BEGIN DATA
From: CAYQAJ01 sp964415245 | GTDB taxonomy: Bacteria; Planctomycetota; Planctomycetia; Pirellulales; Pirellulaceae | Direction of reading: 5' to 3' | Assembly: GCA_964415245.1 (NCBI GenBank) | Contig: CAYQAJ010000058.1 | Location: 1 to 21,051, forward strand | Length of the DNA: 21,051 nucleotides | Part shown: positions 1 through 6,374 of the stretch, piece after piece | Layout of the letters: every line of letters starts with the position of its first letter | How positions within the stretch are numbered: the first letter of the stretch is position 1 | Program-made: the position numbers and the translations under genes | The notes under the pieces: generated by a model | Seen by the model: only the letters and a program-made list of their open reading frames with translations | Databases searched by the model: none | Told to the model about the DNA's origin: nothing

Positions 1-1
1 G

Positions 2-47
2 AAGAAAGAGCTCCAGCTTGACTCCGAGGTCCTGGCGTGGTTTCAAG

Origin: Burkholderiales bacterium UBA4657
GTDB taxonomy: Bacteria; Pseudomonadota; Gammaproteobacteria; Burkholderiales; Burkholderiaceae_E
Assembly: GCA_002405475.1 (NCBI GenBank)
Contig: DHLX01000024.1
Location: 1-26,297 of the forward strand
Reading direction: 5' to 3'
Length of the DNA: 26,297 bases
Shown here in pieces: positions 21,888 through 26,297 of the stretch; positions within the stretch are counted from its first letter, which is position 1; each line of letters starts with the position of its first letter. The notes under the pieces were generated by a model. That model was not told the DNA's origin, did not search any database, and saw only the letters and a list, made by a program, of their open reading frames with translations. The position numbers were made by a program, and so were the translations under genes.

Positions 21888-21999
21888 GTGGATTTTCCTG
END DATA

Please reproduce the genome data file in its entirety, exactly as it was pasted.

From: CAYQAJ01 sp964415245 | GTDB taxonomy: Bacteria; Planctomycetota; Planctomycetia; Pirellulales; Pirellulaceae | Direction of reading: 5' to 3' | Assembly: GCA_964415245.1 (NCBI GenBank) | Contig: CAYQAJ010000058.1 | Location: 1 to 21,051, forward strand | Length of the DNA: 21,051 nucleotides | Part shown: positions 1 through 6,374 of the stretch, piece after piece | Layout of the letters: every line of letters starts with the position of its first letter | How positions within the stretch are numbered: the first letter of the stretch is position 1 | Program-made: the position numbers and the translations under genes | The notes under the pieces: generated by a model | Seen by the model: only the letters and a program-made list of their open reading frames with translations | Databases searched by the model: none | Told to the model about the DNA's origin: nothing

Positions 1-1
1 G

Positions 2-47
2 AAGAAAGAGCTCCAGCTTGACTCCGAGGTCCTGGCGTGGTTTCAAG

Origin: Burkholderiales bacterium UBA4657
GTDB taxonomy: Bacteria; Pseudomonadota; Gammaproteobacteria; Burkholderiales; Burkholderiaceae_E
Assembly: GCA_002405475.1 (NCBI GenBank)
Contig: DHLX01000024.1
Location: 1-26,297 of the forward strand
Reading direction: 5' to 3'
Length of the DNA: 26,297 bases
Shown here in pieces: positions 21,888 through 26,297 of the stretch; positions within the stretch are counted from its first letter, which is position 1; each line of letters starts with the position of its first letter. The notes under the pieces were generated by a model. That model was not told the DNA's origin, did not search any database, and saw only the letters and a list, made by a program, of their open reading frames with translations. The position numbers were made by a program, and so were the translations under genes.

Positions 21888-21999
21888 GTGGATTTTCCTG